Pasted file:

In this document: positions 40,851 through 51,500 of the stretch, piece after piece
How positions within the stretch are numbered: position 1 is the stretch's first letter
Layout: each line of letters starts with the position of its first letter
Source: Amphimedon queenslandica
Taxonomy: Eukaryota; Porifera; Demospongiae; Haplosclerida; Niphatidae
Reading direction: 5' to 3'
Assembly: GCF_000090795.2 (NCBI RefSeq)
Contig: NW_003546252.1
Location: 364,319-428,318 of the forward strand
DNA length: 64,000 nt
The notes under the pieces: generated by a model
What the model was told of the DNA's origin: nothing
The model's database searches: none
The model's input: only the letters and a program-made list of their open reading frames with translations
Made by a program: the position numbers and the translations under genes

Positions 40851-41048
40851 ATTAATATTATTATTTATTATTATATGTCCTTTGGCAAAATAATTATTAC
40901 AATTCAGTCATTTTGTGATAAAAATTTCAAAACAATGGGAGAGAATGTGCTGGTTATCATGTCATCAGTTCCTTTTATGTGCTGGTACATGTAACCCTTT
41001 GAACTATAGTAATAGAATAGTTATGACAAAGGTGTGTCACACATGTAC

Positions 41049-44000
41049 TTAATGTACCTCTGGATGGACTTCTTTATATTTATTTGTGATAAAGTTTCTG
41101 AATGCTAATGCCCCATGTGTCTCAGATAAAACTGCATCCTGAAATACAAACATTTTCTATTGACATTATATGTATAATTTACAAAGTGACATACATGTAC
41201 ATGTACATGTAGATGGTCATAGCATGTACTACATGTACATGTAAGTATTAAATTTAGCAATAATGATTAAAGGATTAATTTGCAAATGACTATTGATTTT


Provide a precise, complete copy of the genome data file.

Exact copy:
In this document: positions 40,851 through 51,500 of the stretch, piece after piece
How positions within the stretch are numbered: position 1 is the stretch's first letter
Layout: each line of letters starts with the position of its first letter
Source: Amphimedon queenslandica
Taxonomy: Eukaryota; Porifera; Demospongiae; Haplosclerida; Niphatidae
Reading direction: 5' to 3'
Assembly: GCF_000090795.2 (NCBI RefSeq)
Contig: NW_003546252.1
Location: 364,319-428,318 of the forward strand
DNA length: 64,000 nt
The notes under the pieces: generated by a model
What the model was told of the DNA's origin: nothing
The model's database searches: none
The model's input: only the letters and a program-made list of their open reading frames with translations
Made by a program: the position numbers and the translations under genes

Positions 40851-41048
40851 ATTAATATTATTATTTATTATTATATGTCCTTTGGCAAAATAATTATTAC
40901 AATTCAGTCATTTTGTGATAAAAATTTCAAAACAATGGGAGAGAATGTGCTGGTTATCATGTCATCAGTTCCTTTTATGTGCTGGTACATGTAACCCTTT
41001 GAACTATAGTAATAGAATAGTTATGACAAAGGTGTGTCACACATGTAC

Positions 41049-44000
41049 TTAATGTACCTCTGGATGGACTTCTTTATATTTATTTGTGATAAAGTTTCTG
41101 AATGCTAATGCCCCATGTGTCTCAGATAAAACTGCATCCTGAAATACAAACATTTTCTATTGACATTATATGTATAATTTACAAAGTGACATACATGTAC
41201 ATGTACATGTAGATGGTCATAGCATGTACTACATGTACATGTAAGTATTAAATTTAGCAATAATGATTAAAGGATTAATTTGCAAATGACTATTGATTTT